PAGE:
The trader anticipates that the market will advance higher if it can break above the high of the daily bar made on 17th March. They enter an order to buy at 7363 on stop. The order is filled the next day so they place a stop loss order somewhere below the lowest price traded on the 17th March. The price at which they place the stop depends on the level of risk they wish to take. As the market advances they may move the stop loss higher. As the market approaches the target price of 8047, the trader places an order to sell at a limit of 8047. When the market hits this price the sell order will initiate and execute at the best price available.
As stated before, traders have a love/hate relationship with some trading order types, in particular stop loss orders. Regardless of whether they trade financial markets, human beings hate realising a loss. Furthermore, traders are frequently stopped out of positions only to have the market reverse direction and go back in the direction the trader had initially bet. In this scenario, the trader has not just realised a loss but watches as the trade goes on to make what would have been a great profit. This drives traders crazy.
The temptation, therefore, is not to use stop losses. The problem with this is that the trader is exposed to a catastrophic loss of money. A major market moving event can occur caused by man or nature and the result is total destruction of capital. W.D. Gann, a legendary trader on Wall Street in the last century described it as “amputation without anaesthetic” – not an attractive proposition.
Some traders cope with market volatility by operating a time stop. For example, they have a long position and decide to exit at a loss only after three consecutive days of decline. Alternatively a trader may enter a stop loss so far away from the market that it would need something major to happen for the market to hit it. However, they have decided a price at which they will get out that is much closer to the current market price. This type of trader needs a very disciplined trading psychology. A stop loss order entered into a computer will execute automatically. By having a “mental” stop the trader avoids getting hit by day to day volatility but must be able to hit the exit button when the market hits their “mental” stop. The temptation will always be there to leave the trade open just that little bit longer because you “think” the direction will change back in your favour. Furthermore, if a major market event does happen they stand to lose a lot of money because the “far away” stop loss could be hit. They may not lose everything but it will certainly be painful.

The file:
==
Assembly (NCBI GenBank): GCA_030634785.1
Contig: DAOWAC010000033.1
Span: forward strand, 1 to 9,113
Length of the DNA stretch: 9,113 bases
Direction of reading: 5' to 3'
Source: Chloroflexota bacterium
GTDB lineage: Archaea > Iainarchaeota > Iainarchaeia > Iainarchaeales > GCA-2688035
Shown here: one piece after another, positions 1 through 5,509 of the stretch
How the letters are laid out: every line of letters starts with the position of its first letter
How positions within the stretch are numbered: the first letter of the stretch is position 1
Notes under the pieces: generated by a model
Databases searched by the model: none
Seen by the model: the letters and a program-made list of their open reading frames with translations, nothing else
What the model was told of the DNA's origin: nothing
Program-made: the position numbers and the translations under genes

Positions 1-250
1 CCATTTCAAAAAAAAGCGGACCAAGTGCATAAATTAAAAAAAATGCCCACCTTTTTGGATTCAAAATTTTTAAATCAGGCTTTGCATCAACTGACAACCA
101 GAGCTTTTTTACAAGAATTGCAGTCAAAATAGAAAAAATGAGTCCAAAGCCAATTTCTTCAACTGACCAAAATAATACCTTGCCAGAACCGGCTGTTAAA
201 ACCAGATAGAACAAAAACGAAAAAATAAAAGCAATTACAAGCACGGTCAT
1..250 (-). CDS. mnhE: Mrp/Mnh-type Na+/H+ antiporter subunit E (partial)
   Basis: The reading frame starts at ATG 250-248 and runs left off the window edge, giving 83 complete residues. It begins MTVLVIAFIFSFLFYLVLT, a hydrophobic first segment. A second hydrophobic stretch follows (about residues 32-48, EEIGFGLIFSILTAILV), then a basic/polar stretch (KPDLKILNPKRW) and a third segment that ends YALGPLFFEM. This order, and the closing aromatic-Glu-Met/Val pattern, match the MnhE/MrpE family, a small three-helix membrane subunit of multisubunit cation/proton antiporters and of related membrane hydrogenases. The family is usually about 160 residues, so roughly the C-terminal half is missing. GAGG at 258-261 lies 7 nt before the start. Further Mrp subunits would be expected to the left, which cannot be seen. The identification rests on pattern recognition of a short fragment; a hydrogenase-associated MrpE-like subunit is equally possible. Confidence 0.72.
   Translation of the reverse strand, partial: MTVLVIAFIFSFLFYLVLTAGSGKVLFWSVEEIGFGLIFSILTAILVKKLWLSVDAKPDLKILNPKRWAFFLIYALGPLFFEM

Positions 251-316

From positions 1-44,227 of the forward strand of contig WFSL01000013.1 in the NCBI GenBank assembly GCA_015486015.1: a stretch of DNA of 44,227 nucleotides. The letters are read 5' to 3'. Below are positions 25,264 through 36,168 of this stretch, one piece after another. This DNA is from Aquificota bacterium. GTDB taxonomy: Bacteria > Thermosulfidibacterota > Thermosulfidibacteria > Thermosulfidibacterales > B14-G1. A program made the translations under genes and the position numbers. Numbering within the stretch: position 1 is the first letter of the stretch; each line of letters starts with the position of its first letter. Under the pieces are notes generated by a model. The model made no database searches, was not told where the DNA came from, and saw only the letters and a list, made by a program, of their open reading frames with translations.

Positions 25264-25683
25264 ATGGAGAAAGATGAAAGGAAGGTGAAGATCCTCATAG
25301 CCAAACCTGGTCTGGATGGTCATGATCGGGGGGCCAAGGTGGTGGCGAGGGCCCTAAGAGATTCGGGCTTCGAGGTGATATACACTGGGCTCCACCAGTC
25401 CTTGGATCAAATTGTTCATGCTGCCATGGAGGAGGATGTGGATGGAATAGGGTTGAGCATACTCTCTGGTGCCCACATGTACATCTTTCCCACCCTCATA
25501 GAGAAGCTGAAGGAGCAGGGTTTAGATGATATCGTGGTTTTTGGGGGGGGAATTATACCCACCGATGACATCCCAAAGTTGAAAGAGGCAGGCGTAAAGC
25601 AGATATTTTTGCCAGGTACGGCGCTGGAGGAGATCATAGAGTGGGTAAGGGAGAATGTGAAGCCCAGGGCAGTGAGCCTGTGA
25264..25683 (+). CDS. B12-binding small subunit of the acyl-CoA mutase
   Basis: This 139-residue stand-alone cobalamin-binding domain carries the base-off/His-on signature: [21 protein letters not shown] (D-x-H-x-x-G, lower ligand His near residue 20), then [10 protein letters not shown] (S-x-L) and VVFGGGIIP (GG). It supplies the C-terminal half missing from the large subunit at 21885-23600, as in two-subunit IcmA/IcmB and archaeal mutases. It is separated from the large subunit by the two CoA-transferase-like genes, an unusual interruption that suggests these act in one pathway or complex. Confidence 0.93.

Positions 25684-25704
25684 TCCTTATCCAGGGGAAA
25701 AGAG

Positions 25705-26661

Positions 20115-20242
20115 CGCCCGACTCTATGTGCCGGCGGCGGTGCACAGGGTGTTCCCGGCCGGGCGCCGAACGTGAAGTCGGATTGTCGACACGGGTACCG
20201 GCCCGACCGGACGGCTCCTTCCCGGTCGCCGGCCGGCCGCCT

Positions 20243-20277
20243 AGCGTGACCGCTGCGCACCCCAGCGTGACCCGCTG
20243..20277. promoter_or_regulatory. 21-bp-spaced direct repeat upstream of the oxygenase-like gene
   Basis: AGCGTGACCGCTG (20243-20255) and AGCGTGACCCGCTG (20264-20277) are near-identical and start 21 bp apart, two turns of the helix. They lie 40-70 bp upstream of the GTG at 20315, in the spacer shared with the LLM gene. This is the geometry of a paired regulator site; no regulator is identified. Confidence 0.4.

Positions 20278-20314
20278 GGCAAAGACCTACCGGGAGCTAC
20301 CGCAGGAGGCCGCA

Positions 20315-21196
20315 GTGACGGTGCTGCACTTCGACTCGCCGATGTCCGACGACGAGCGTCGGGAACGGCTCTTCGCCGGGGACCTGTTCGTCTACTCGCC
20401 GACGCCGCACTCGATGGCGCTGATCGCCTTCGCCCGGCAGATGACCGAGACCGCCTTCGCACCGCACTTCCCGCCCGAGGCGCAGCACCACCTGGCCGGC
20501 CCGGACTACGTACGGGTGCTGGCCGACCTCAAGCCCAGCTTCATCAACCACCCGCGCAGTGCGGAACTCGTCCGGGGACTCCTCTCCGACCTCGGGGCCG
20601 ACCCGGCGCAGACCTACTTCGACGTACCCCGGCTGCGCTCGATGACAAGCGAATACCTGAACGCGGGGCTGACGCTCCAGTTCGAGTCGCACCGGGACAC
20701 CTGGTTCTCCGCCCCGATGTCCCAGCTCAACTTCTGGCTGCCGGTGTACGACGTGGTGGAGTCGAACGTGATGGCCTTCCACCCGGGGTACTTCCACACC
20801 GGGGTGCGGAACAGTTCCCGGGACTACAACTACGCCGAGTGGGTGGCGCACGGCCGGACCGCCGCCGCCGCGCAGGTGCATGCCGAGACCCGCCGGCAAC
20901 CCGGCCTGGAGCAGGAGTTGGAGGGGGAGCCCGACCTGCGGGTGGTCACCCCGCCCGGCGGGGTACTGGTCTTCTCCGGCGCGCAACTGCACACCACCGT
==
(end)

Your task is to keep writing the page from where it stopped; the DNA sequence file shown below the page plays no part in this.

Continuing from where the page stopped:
In conclusion, stop strategy is a vital part of trading and traders should become familiar with the different order types. Traders/investors often use technical analysis indicators and chart patterns when developing a stop strategy. Markets are volatile so if stop loss orders are too close to the market they will always get hit. If they are too far away the risk of losses is greater. Finding the correct balance is a challenge. With experience, however, traders get a feel for where stops should be placed. All they can do then is wait for the market to make its move.
You should always confirm your order with your broker. Double check that the order matches what you wish to accomplish before you ring them. Do the same when trading online. Get the broker to repeat the order back to you to ensure that there is no misunderstanding. It is also important to be aware of a broker’s policies regarding orders as they can differ slightly from one to another. Furthermore, clarify the terminology that they use for each type of order as this can also vary slightly.